Circular Economy in the Horticulture Sector: An Exploratory Study of the Smallholder Farmers in the Horticulture Sector in Kenya

Mathilde Thorup & Emilie Hoch Thamdrup

Student thesis: Master thesis


This puts an enormous pressure on its agricultural sector in terms of producing enough food without undermining the environment and the country’s resources. In order to address this challenge, circular economy has been presented as a promising approach incorporating both environmental, social and economic aspects. Circular economy in the agricultural sector is an understudied approach making it relevant to explore. On this basis, this study aims to investigate the main determinants and their impacts on the circular economy adoption amongst the smallholder horticulture farmers in Kenya. Through six interviews with Kenya horticulture farmers and four key informant interviews, we were able to identify seven main determinants including existing knowledge and awareness; social capital, norms and traditions; infrastructure; market conditions and information; institutions and knowledge transfer; financial access and incentives; and climate change. Analysing each determinant, we demonstrate how they act as drivers, barriers or both. We further illustrate their interconnectedness. It is revealed that the majority of the determinants impede the transition toward more circular practices. Particularly traditional farming practices, lack of governmental support and enforcement, poor infrastructure, climate change, lack of market for sustainable products and limited access to finance hinder the transition. Opposite, social capital, the engagement of NGOs and export companies as well as some traditional farming practices are found to be drivers of the adoption. Even though there is still a long way to go before a successful adoption is reached, the approach should not be neglected. The circular economy practices that are already adopted amongst the smallholder farmers are found to have several positive impacts related to the environment, productivity, food safety and the economy. However, the concept needs to be further developed within the agricultural sector. We emphasise the importance of taking the context into consideration in order to make the approach applicable. Concluding, our findings are revealed to have practical implications for the actors involved in the horticulture sector in Kenya as well as theoretical implications for future research.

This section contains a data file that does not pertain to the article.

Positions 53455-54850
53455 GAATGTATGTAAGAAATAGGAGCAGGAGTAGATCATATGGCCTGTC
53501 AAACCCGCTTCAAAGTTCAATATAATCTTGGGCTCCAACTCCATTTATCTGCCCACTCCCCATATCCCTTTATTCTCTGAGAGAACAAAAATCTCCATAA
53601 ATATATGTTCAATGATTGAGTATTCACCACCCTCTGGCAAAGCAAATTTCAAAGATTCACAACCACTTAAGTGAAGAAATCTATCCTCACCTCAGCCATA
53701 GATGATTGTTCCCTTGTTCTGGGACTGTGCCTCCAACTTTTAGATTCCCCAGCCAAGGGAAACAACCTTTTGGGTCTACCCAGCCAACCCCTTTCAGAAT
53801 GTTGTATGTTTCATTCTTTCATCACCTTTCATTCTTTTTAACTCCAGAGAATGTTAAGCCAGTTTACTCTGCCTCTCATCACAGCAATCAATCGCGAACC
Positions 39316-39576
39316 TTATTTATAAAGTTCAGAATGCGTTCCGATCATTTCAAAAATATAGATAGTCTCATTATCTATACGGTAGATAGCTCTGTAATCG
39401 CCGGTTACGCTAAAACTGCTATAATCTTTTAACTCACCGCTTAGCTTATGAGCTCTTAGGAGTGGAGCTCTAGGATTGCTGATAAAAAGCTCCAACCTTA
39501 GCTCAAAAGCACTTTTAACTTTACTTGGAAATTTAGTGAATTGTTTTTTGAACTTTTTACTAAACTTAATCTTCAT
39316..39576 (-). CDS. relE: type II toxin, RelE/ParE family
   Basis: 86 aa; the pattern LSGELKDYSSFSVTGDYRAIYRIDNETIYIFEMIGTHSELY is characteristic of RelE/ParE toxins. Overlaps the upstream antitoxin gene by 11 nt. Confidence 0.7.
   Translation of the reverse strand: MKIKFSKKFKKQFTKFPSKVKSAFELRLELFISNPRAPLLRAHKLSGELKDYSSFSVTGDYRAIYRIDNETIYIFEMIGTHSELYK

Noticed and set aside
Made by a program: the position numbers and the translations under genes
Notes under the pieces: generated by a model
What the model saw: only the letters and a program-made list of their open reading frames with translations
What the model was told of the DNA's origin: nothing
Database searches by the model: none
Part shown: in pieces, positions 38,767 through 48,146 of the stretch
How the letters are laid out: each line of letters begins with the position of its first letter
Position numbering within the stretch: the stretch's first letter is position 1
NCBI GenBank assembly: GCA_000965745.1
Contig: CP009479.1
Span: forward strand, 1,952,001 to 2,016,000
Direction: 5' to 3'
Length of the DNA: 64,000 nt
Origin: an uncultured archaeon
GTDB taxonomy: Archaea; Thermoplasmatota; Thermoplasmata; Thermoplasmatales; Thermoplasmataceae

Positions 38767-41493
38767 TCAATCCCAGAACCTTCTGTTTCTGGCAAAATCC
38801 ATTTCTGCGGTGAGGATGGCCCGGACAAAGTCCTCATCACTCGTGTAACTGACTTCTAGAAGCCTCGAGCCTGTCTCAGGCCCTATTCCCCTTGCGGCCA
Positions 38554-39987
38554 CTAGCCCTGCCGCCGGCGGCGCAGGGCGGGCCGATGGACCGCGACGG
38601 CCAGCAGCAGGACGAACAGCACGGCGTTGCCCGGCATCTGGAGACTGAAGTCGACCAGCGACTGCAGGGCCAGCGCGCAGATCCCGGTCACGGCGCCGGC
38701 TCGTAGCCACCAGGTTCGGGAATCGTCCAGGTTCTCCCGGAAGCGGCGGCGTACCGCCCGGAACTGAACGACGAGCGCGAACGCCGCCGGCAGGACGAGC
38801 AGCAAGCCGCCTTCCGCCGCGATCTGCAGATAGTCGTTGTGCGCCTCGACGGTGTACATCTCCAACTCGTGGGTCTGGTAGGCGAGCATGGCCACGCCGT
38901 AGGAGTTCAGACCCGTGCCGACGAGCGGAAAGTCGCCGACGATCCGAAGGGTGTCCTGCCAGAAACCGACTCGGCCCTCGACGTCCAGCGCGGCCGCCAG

EducationsMSc in Business, Language and Culture - Business and Development Studies, (Graduate Programme) Final Thesis
Publication date2018
Number of pages169